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Zeltiq vs. Zerona

Zerona and Zeltliq booth promise to freeze fat and shed pounds well enough that it would be a slam dunk to add these treatments to your medical spa or laser clinic. But do they work?

Here's some commentary from the NY Times Story

Doctors and patients alike are excited by the prospect of having new technologies that can attack fat without surgery. It is too early, however, for consumers to know how effectively either device works. That hasn’t stopped men and women unhappy with back fat and muffin tops from paying thousands for treatment in recent months...

...Zeltiq Aesthetics, based in Pleasanton, Calif., is a cautious wallflower that aims to get the data behind its device approved by the F.D.A. before it makes too rowdy an entrance to the party. Its slogan is “More Science. Less Fat.”

Meanwhile, Erchonia Medical, based in McKinney, Tex., has aggressively marketed its Zerona laser as “the first non-invasive body contouring procedure to effectively remove excess fat” even though it has yet to receive F.D.A. clearance to promote this use. (In general, the F.D.A. must sanction a medical device for a specific use before a company can market that use. But doctors are free to use devices off label. )

Nonetheless, a brochure for Zerona states patients can collectively “lose up to 9 inches without the pain or down time of surgery.” Nationwide, medical spas, chiropractors, cosmetic surgeons, plastic surgeons and dermatologists now offer Zerona for $1,700 to $3,800 for six sessions. Part of the reason the device has made inroads during these strapped times is that doctors don’t buy it outright, but pay per use.

So how is Zerona supposed to work? The low-level laser causes “fat to seep out of a cell, almost like a balloon being struck by a needle,” said Ryan Maloney, medical director for Erchonia Medical. The fat enters the lymphatic system, and is eventually used as energy, Dr. Maloney said.

Zeltiq uses controlled cooling to target and eliminate fat cells, a process called selective cryolipolysis. Skin isn’t damaged, but subcutaneous fat, which is more sensitive to targeted cold, begins a two-month death march soon after exposure to Zeltiq.

Doctors on the advisory board for Zeltiq Aesthetics have put the word out about it on television news segments. But at this stage, the company itself has been careful not to promote its device directly to consumers since its F.D.A. clearances for, say, pain reduction during dermatologic treatments don’t encompass fat reduction. Gordie Nye, the chief executive, sent an e-mail message declining to be interviewed for this article.

The company has clinical data that has been submitted to the F.D.A. for approval, according to a few doctors who were principal investigators. Data relayed at a meeting of the American Society of Dermatologic Surgery showed a 22 percent reduction of the fat layer as measured by ultrasound.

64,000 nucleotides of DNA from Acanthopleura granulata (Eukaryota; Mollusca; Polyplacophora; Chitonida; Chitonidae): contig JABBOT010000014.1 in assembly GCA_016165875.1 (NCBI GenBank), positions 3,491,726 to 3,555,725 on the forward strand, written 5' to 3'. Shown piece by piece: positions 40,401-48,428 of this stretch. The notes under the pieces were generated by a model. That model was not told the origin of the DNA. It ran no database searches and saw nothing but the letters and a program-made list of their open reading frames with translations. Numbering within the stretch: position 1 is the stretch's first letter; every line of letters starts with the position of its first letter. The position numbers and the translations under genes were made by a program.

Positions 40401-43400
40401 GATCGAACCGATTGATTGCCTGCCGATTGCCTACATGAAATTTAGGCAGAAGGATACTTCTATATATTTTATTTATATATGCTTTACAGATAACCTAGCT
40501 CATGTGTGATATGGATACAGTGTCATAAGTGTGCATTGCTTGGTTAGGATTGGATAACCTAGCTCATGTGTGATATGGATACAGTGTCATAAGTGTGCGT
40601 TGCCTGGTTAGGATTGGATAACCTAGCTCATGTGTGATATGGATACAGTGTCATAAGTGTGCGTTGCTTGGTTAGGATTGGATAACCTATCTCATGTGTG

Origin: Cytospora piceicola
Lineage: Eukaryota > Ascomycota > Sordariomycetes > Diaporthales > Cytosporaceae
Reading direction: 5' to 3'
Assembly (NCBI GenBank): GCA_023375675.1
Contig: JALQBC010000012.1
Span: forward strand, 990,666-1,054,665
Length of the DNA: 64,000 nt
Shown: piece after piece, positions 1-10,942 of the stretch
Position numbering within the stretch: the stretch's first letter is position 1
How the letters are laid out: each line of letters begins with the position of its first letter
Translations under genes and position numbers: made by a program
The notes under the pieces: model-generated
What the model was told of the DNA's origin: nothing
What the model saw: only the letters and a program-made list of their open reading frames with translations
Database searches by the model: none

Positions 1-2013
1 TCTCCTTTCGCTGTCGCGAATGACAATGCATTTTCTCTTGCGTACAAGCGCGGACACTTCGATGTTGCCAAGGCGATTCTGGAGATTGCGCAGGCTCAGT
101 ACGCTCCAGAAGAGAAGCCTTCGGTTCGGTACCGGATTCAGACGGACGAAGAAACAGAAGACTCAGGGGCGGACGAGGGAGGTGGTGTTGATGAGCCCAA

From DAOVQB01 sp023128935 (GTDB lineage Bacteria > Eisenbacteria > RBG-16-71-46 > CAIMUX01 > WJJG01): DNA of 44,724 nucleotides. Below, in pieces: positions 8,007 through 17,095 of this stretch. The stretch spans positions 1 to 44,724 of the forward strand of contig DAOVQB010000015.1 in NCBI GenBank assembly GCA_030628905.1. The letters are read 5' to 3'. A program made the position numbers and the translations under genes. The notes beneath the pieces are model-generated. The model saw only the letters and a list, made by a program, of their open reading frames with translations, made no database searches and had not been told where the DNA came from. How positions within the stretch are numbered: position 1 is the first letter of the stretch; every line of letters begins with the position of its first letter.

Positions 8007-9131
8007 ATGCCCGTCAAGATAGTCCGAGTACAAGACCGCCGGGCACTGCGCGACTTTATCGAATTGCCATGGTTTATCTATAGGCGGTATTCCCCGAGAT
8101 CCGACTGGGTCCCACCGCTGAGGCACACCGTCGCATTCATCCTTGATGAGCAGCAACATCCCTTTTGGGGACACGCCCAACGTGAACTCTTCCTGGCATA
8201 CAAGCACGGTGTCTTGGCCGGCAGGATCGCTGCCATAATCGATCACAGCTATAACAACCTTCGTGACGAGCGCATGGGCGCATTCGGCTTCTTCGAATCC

Erchonia Medical has published the results of its clinical trial in Lasers in Surgery and Medicine. Thirty-five patients in the treatment group lost an average of 3.5 inches total in hips, thighs and their midsection according to the company’s clinical trial. The company has promoted Zerona as “a new body-sculpting procedure designed to remove fat and contour the body without invasive surgery.” But the F.D.A. has not sanctioned marketing this use. It has cleared the Zerona laser for pain reduction 24 hours after breast augmentation or as a way to decrease the pain associated with recovering from liposuction.

In general, Karen Riley, a spokeswoman for the F.D.A., said “it is considered off-label promotion if you are marketing to the public a use that has not been cleared.” Steven Shanks, the president of Erchonia Medical, said, “Since we use the exact same power for liposuction and breast augmentation, we self-certified the device.” He said that in January 2009, the company had applied for a 510K clearance — which is based on the notion that an older device is substantially equivalent to a new one — and had yet to receive it. (Such a delay is atypical, Ms. Riley said, adding, “most 510Ks are cleared within six months.”)

Last month, Dr. Robert B. Seltzer, a dermatologist in Pasadena, Calif., ran an advertisement in The Los Angeles Times for an informational seminar that called Zerona “the holy grail.” In a phone interview, however, he said, “I’m not 100 percent convinced” and planned to return his Zerona if he didn’t continue seeing results in his patients. (So far 5 out of 6 have been pleased.)

After reviewing Erchonia Medical’s clinical study, Dr. Brian M. Kinney, a plastic surgeon in Los Angeles, said, “I can’t prove that it works.” His concerns are that the tape measure method of gauging circumferential changes “isn’t consistently reliable.” What’s more, study participants and the placebo group were assessed only two weeks after their last treatment, not long enough to measure adequately whether results last.